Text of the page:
The exhibition includes over 60 portraits from the Royal Collection, as well as rare surviving contemporary examples of clothing and accessories.
A number of works go on display for the first time.
Just as today, the fashion-conscious Tudors and Stuarts copied the styles of those they admired.
In 1666, Charles II announced that he was to introduce a new fashion for men – a long vest worn under a coat, instead of a short doublet and cloak.
The King is seen wearing this new coat in the painting Charles II presented with a pineapple, c.1675.
The style, which eventually became the three-piece suit, spread so quickly that just three weeks after the fashion was introduced, the diarist Samuel Pepys was wearing his own version.
In the Tudor and Stuart periods, even armour followed fashion.
The ornate set belonging to the 13-year-old Henry, Prince of Wales (c.1607) was designed to echo the full breeches and V-shaped doublets of the day.
The armour was a gift from a French nobleman and a statement of great extravagance, particularly since the young Prince would soon have outgrown it.
Heir to the English and Scottish thrones, Henry died of typhoid fever at the age of 18, and his younger brother succeeded him as the ill-fated Charles I.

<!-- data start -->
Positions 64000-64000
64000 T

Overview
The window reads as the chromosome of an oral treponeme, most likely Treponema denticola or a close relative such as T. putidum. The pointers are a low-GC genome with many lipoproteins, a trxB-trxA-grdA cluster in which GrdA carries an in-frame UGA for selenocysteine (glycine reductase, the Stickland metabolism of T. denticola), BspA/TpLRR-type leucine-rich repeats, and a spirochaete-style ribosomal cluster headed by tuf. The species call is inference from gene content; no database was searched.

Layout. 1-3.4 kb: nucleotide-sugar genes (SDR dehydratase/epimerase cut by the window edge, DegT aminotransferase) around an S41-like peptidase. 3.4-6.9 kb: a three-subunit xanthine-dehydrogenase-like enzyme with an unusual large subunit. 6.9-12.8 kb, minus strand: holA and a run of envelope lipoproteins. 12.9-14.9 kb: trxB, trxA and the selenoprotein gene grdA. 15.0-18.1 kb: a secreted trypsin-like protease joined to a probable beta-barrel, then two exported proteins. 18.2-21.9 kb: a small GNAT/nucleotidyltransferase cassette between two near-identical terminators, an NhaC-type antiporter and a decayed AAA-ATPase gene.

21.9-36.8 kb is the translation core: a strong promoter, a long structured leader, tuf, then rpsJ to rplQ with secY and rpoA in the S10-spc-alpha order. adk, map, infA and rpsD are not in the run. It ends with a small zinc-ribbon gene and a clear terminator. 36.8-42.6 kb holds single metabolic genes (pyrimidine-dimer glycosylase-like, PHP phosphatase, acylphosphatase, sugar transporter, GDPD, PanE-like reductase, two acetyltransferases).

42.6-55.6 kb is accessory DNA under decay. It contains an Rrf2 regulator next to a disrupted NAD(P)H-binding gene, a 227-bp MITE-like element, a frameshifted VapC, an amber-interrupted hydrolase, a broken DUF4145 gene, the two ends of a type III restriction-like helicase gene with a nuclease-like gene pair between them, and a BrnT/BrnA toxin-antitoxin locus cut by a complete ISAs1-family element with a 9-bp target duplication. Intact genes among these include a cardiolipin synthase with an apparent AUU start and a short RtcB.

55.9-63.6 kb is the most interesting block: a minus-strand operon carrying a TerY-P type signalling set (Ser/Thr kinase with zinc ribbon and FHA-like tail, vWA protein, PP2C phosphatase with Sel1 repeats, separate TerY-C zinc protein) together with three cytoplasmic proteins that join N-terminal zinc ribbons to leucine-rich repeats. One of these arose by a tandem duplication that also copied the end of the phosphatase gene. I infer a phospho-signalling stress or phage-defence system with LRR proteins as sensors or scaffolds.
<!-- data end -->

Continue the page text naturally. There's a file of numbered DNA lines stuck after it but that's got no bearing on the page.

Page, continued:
Other works on display include a gold and diamond signet ring given to a young Henrietta Maria Queen by her husband Charles I in around 1628, three years after their marriage, and Mary II’s patch box made of enamelled gold set with diamonds.
In the 17th century, black fabric patches were stuck to the face to emphasise the creamy white skin of the leisured class and to conceal blemishes.
They were applied using saliva or adhesive and produced in a variety of shapes, from crescents and flowers to animals.
Exhibition curator Anna Reynolds said, ‘The exhibition presents the opportunity to explore the fashions of the Tudor and Stuart period through art.
Fashion was hugely important to court life and entry to the “inner circle” was largely driven by personal appearance.
The rich and powerful were the trend-setters of the age and used clothing to send out messages about their taste and status.’
Clarence House re-opens in 2013
Clarence House, the official London residence of their Royal Highnesses The Prince of Wales, The Duchess of Cornwall and Prince Harry, will re-open from 1 August – 1 September 2013.
The Prince of Wales is the seventh royal occupant of the House and uses it to receive visitors from the United Kingdom and overseas, and for official dinners, receptions and meetings.
Clarence House was also home to Her Majesty The Queen and The Duke of Edinburgh from 1949 to 1952, and to Queen Elizabeth The Queen Mother for half a century, until her death in 2002.
On 29 April 2011, Prince William drove The Duchess of Cambridge to Clarence House in Prince Charles’s specially-decorated Aston Martin Volante sports car following their wedding reception at Buckingham Palace.
Olympic events taking place on the Mall had meant that it was not possible to open Clarence House in 2012.